By Ceylon Association of Shipping Agents
Strategically located at a key midpoint for trade and as a major logistics hub for naval and coastguard visits from around the world, the potential for Sri Lanka’s role in regional maritime affairs knows no bounds. At present, the Port of Colombo, Sri Lanka’s main maritime gateway, primarily handles container transshipment in the Indian Ocean.
However, over the past two years, 95 foreign warships from around the world have visited the island. Moreover, Sri Lanka Navy, which is widely experienced in combating maritime terrorism against the lethal Sea Tigers, remains an invaluable asset to the region.
In this article, the Ceylon Association of Shipping Agents (CASA), the voice of the shipping industry in Sri Lanka, attempts to identify the key challenges faced by the maritime security companies in making the world’s oceans a safer place.
Piracy and maritime security
Piracy dates back to the 14th century BC, when pirates attacked the ships of the Aegean and Mediterranean civilizations. From then to now, piracy has evolved over time, threatening the global maritime sector. In the recent past, the Red Sea and Arabian Sea, in a maritime area confined by the Suez and Strait of Hormuz, have become prime targets of pirates.
Approximately 35 percent of all crude oil shipped by sea, and one-third of all liquefied natural gas, pass through the Strait of Hormuz. Consequently, this has resulted in the Straight and Arabian Sea in general becoming a prime area for pirates to operate in and threaten the global maritime security.
As the threat of piracy escalated, the insurance companies requested the shipping lines to deploy armed security personnel on board vessels plying regions with enhanced security risks. Such regions, known as high-risk areas (HRA), are designated by the United Kingdom Maritime Trade Organisation (UKMTO) as areas of high risk for piracy and within which self-protective measures are most likely to be required. Thus, armed guards get on board the vessels entering the HRA and disembark from the closest port after passing the HRA.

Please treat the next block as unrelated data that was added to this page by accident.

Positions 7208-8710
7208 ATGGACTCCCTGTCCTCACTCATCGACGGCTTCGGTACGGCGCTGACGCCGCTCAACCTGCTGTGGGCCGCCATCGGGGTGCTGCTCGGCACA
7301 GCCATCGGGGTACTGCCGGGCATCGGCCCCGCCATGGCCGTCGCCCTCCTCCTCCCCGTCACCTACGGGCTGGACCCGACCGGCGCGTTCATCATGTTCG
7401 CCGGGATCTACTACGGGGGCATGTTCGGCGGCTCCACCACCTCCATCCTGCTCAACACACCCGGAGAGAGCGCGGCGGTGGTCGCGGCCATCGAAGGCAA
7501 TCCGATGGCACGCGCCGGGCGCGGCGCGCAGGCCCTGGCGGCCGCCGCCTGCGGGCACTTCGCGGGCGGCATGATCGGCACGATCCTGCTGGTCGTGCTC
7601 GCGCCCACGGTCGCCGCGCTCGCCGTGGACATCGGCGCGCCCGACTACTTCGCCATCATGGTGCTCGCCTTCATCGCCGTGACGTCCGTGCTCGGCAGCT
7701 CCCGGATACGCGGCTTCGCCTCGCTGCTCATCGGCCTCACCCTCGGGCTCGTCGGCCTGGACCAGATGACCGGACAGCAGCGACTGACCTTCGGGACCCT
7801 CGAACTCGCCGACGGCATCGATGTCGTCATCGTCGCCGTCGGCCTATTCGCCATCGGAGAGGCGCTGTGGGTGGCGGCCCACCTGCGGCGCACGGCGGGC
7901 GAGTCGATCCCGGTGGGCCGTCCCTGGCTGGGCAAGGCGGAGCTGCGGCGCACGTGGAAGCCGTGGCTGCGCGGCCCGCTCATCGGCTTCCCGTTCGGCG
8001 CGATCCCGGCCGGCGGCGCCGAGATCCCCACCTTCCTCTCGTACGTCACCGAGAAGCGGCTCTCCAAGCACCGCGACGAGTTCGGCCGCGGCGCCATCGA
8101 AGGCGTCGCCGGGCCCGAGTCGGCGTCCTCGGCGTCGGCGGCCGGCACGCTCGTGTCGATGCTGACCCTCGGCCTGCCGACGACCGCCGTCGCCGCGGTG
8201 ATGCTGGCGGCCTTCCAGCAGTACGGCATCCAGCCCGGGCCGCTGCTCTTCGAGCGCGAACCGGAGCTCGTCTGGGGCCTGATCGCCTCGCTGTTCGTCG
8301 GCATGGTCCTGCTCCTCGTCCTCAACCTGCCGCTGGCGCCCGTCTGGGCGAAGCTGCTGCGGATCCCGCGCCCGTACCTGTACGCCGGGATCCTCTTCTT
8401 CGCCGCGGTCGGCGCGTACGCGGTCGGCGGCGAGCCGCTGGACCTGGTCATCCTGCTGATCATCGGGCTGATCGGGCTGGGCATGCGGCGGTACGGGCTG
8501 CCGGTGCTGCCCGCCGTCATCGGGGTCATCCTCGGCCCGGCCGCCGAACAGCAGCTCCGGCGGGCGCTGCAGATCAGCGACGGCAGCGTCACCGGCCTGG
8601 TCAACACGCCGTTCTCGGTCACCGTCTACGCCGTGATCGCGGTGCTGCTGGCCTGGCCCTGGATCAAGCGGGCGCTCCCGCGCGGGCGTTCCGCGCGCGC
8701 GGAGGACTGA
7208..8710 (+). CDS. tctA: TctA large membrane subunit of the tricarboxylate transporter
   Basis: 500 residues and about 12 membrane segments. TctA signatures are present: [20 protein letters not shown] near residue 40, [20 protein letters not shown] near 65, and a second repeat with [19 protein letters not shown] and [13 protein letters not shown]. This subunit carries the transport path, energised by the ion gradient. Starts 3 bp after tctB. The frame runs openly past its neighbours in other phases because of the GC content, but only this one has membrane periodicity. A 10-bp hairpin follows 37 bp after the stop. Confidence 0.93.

One can be happy that incidents of piracy have sharply declined in recent times. This is due to multiple reasons: development of coastal shipping services by various countries, formation of ship convoys by ships crossing the Arabian Sea by banding together, improvements in the situation in Somalia and most of all, due to the service of on-board security teams (OBST) on the ships.
Opportunities for Sri Lanka
Sri Lanka’s strategic position immediately after the HRA creates opportunities for Sri Lanka to get involved in the embarkation and disembarkation of Sea Marshalls. The naval base located in the southern port city of Galle has been used as an armoury by several maritime security companies and consequently, many support services such as logistics for arms and ammunition, as well as embarkation and disembarkation of Sea Marshalls have emerged. Sri Lankan private sector companies, working through the Defence Ministry, have provided on board security to a large number of commercial shipping lines and fishing trawlers that operate in this region.
Initially, most weapons were stored in state-run, land-based armouries. But foreign governments around the world became increasingly uneasy about having such large quantities of arms, ammunition, body armour, night-vision goggles and other military equipment being on other territories. Thus, the floating armoury was born.
Tugs, patrol boats, de-mining craft and other vessels have been converted by private companies into floating arms stores. Most of such vessels are based in international waters around the edges of the Indian Ocean. Private maritime security companies can, for a fee, keep their weapons on board, ready to be collected and transferred onto merchant vessels when required.